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Busy brain needs a declutter

I wonder if I’ll ever learn to manage my diary better. You'd think I would have learned by now that having plans every night for a week leads to all of the things that generally make me wig out – mess and clutter on every surface, lack of sleep, a growing washing and ironing pile, an overflowing e-mail inbox and a string of missed calls and texts to reply to. I think if I stayed home every night and every weekend I would just about be able to keep on top of the cleaning, household chores and general errands, but I feel at the moment like I only have to have one or two nights out of the house, or a weekend away, to get totally behind.


After a lot of thought and googling and pinning tips for better organisation, as well as some good chats with Sarah and Katy last weekend, I finally happened upon a good solution. Owning less stuff! I don’t know why I didn’t think of it before, I mean, it seems pretty obvious right? If you own and circulate 100 items of clothing every week or so, and can fit 20 things in the washing machine, that means you do five loads of washing, and iron 100 things, every week.  (And then have to cram 100 things in the drawers or on hangers in the wardrobe, and then have 100 things that end up in piles on the bedroom floor, or piling up in the wash basket). But if you wear 30 items a week, then that’s a lot less washing, ironing, and mess. I also recently read about Project 333, a project where you only wear 33 things (clothing, accessories and shoes), for three months. I definitely couldn’t manage that quite yet, but I’m definitely getting to a point where the thought of downsizing my wardrobe excites me rather than terrifies me.

The same goes for everything else in our house – the more ‘stuff’, the more stuff to clean, tidy away, dust, etc. I heard a podcast the other day that described a ‘vicious circle’ of stress, where you buy things because you’re stressed or depressed, to get that temporary hit of excitement and pleasure, but then the new things end up in turn contributing to your stress levels because you either couldn’t afford them and end up guiltily eying your bank balance, or because you can’t accommodate them in your house and they end up being just another thing that gets crammed into the wardrobe.  Same goes for anything, not just clothes - another DVD wedged on a shelf, book in your 'to-read pile' or pair of shoes that won’t fit in the cupboard. It’s amazing how much sense it makes that owning (and buying) less stuff, makes you feel more zen.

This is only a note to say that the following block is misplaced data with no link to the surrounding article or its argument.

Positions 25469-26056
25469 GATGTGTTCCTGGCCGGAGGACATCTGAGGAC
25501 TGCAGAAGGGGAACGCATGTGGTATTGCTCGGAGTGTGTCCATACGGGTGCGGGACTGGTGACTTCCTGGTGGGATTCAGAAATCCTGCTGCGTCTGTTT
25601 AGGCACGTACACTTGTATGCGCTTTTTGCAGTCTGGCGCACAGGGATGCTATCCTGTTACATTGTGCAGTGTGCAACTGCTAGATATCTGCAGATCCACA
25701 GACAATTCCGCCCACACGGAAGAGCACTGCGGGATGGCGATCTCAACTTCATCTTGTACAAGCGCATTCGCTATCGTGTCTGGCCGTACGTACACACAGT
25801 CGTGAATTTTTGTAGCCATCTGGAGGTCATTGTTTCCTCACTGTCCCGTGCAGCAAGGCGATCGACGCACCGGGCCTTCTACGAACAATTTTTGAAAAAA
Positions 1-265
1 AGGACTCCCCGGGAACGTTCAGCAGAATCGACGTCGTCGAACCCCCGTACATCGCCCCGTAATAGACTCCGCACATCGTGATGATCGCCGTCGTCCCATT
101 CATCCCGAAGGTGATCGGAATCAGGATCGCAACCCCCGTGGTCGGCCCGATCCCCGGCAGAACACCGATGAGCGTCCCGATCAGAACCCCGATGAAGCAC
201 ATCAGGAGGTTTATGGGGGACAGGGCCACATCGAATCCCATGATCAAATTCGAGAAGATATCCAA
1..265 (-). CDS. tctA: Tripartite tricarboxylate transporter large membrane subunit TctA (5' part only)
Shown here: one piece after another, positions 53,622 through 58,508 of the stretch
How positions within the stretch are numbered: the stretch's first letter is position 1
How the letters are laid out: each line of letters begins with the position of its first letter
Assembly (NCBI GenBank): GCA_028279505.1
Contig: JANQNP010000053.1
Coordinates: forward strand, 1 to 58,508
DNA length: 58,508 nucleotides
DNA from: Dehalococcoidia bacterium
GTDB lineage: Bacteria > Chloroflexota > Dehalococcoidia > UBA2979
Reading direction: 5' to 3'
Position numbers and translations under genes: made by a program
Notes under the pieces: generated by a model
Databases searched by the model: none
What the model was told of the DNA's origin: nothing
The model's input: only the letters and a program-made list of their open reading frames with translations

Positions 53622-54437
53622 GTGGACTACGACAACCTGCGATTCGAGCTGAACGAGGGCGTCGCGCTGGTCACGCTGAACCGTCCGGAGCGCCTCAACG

In a couple of weeks I’ve set a whole weekend aside for a major declutter. I really need to clear out, like, 80% of our belongings in order to regain some sanity.  At the moment I'm really struggling with my busy brain and my stress levels, so I think this is one thing that will definitely help.  My only thought now is what to do with all of the things I no longer need.  The majority will go to the charity shop but there are some things that might have to go somewhere like eBay, Depop or a site for second hand designer clothes.  I just can't bear to give away things that I bought for £100 that still have their tags on.  Once I've had a clearout, I'm also going to be much more careful about what I buy, and even things like what I accept as a blog review, or what I put on my birthday list.  The last thing I want to do is have a de-clutter and find myself buying pointless things in Primark or picking up bargains just because they're on sale, that then don't find a home and end up causing clutter again. I'm going to have to be very strict! Once I've had a 'things' declutter, I also need to declutter my diary and clear out some social activities that are not making me happy, and take a good hard look at how I spend my time generally.  I'm finding at the moment that I'm very busy, but not very productive, and I need to make time for quiet time, and to focus on the things that really matter.

Do you find a neater, clutter-free home helps you de-stress?


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